One of the challenges Mac admins have to deal with are Mac application installers which don’t follow one of the following models:
In many cases, these alternate installers take the form of applications which may or may not have options for installing via command line. For those that do not have the option of command line installation, the only real option is to install the application in question, then re-package it as either a drag-and-drop install or an installer package.
However, for those installer applications that do support command line installation, this opens up the option of embedding the installer application inside an installer package and using a postinstall script to run the necessary commands for the installer application to install its files onto the Mac. I’ve used this workflow several times in the past, with some examples linked below:
- Creating a DNAStar Lasergene 13.x installer
- Revisiting Sophos Enterprise Anti-Virus for Mac 9.2.x deployment
- Deploying Sophos Anti-Virus Home Edition for Mac 9.2.x for personal use
These examples have been manually built by me on an as-needed basis as new versions are released, but wherever possible, I want to automate this process using AutoPkg. Thanks to being able to study a recently-built .pkg recipe for AccuBarcodePro created by @foigus, I was able to build recipes for AutoPkg which handle downloading and packaging the following installer applications:
For more details, see below the jump.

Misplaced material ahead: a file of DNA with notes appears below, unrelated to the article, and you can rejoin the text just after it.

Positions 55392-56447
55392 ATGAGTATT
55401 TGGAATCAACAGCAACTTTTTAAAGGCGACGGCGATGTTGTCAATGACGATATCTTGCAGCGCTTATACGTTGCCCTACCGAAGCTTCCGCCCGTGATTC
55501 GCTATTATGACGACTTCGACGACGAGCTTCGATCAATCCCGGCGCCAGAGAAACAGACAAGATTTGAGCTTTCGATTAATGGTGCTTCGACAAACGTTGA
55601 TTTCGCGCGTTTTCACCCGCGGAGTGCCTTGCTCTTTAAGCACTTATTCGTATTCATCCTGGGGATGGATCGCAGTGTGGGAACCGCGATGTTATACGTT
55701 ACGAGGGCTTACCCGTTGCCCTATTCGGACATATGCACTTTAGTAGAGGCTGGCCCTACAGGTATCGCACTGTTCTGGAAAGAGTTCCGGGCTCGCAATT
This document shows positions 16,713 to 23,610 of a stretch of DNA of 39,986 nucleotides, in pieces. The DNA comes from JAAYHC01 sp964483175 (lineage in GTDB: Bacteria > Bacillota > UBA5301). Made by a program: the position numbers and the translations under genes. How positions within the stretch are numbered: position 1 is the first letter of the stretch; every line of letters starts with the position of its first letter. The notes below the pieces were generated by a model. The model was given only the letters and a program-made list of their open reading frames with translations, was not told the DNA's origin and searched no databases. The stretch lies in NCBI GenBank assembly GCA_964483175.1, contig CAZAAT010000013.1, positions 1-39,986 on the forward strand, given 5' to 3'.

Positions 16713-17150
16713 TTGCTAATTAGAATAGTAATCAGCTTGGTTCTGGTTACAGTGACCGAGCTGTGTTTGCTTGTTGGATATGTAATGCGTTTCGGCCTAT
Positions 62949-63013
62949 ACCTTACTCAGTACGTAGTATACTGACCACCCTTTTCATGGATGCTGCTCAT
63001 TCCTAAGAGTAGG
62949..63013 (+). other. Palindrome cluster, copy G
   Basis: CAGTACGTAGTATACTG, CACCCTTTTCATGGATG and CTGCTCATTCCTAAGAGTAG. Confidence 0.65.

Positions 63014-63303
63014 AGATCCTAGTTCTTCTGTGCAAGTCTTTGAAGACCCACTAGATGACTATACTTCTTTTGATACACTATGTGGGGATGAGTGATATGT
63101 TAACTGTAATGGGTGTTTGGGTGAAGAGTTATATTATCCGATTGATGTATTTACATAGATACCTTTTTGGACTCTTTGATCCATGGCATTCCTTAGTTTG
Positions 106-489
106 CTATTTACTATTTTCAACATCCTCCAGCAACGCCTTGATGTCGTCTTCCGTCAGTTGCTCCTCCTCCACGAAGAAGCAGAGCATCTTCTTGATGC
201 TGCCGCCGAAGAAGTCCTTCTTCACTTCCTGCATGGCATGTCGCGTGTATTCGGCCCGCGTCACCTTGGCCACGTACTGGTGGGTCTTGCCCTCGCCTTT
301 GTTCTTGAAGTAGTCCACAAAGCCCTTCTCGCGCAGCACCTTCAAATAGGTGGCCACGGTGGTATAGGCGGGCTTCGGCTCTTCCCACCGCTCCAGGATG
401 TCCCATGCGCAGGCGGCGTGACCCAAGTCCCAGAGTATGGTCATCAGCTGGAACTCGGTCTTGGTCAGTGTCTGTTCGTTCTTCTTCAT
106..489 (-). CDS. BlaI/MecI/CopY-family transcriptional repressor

As part of providing support for the Macs in my shop, I build and use utility disks which contain useful utilities like DiskWarrior and Carbon Copy Cloner. My shop’s network supports NetBoot across subnets, so I also build NetBoot sets from the utility disks. The reasons I do this are the following:
- Having a utility disk available via NetBoot means I always have access to a utility disk when needed.
- The other members of my team also have access to the same utility disk when they need it.
- Nobody needs to carry around external drives with the utility software.
- Updates to the utility disk can be made in a centralized fashion.
For details on how I’m building NetBoot sets from utility disks, please see below the jump.
When working with AppleScripts that other folks have written, it’s often useful to be able to look at the source of the AppleScript. One quick way to do this via the command line is to use the osadecompile command. This command is designed to output the source of a compiled AppleScript or other OSA language scripts to standard output. For more details, see below the jump.
I’ll be speaking about virtualization, with a focus on VMware solutions, at MacSysAdmin 2016, which is being held from October 4th – 7th, 2016 in Göteborg, Sweden. For those interested, my talk will be on Thursday, October 6th.
For a description of what I’ll be talking about, please see the Thursday program page.